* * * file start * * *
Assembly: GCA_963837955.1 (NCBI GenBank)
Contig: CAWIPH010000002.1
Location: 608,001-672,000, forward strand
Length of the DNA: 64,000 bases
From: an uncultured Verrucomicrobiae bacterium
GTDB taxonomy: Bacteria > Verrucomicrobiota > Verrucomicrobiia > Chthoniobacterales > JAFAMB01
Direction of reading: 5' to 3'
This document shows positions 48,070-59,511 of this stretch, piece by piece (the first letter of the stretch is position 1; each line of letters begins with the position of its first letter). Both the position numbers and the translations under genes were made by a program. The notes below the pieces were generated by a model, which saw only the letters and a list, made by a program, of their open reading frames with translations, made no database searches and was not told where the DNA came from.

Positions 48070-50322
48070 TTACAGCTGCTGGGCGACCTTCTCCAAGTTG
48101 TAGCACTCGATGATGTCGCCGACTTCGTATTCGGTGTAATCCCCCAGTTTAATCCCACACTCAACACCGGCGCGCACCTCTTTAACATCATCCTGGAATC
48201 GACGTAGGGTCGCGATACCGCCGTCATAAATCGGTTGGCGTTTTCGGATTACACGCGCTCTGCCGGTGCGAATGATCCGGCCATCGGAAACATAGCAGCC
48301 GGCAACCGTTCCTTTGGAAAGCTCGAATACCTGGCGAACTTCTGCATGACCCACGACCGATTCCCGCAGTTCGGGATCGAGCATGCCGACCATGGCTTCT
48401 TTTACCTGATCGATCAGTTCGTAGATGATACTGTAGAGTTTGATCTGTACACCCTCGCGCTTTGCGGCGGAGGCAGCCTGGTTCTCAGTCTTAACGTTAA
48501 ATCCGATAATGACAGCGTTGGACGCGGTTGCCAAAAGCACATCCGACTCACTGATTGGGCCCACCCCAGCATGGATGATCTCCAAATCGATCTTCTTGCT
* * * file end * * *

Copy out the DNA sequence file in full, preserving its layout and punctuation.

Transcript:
Assembly: GCA_963837955.1 (NCBI GenBank)
Contig: CAWIPH010000002.1
Location: 608,001-672,000, forward strand
Length of the DNA: 64,000 bases
From: an uncultured Verrucomicrobiae bacterium
GTDB taxonomy: Bacteria > Verrucomicrobiota > Verrucomicrobiia > Chthoniobacterales > JAFAMB01
Direction of reading: 5' to 3'
This document shows positions 48,070-59,511 of this stretch, piece by piece (the first letter of the stretch is position 1; each line of letters begins with the position of its first letter). Both the position numbers and the translations under genes were made by a program. The notes below the pieces were generated by a model, which saw only the letters and a list, made by a program, of their open reading frames with translations, made no database searches and was not told where the DNA came from.

Positions 48070-50322
48070 TTACAGCTGCTGGGCGACCTTCTCCAAGTTG
48101 TAGCACTCGATGATGTCGCCGACTTCGTATTCGGTGTAATCCCCCAGTTTAATCCCACACTCAACACCGGCGCGCACCTCTTTAACATCATCCTGGAATC
48201 GACGTAGGGTCGCGATACCGCCGTCATAAATCGGTTGGCGTTTTCGGATTACACGCGCTCTGCCGGTGCGAATGATCCGGCCATCGGAAACATAGCAGCC
48301 GGCAACCGTTCCTTTGGAAAGCTCGAATACCTGGCGAACTTCTGCATGACCCACGACCGATTCCCGCAGTTCGGGATCGAGCATGCCGACCATGGCTTCT
48401 TTTACCTGATCGATCAGTTCGTAGATGATACTGTAGAGTTTGATCTGTACACCCTCGCGCTTTGCGGCGGAGGCAGCCTGGTTCTCAGTCTTAACGTTAA
48501 ATCCGATAATGACAGCGTTGGACGCGGTTGCCAAAAGCACATCCGACTCACTGATTGGGCCCACCCCAGCATGGATGATCTCCAAATCGATCTTCTTGCT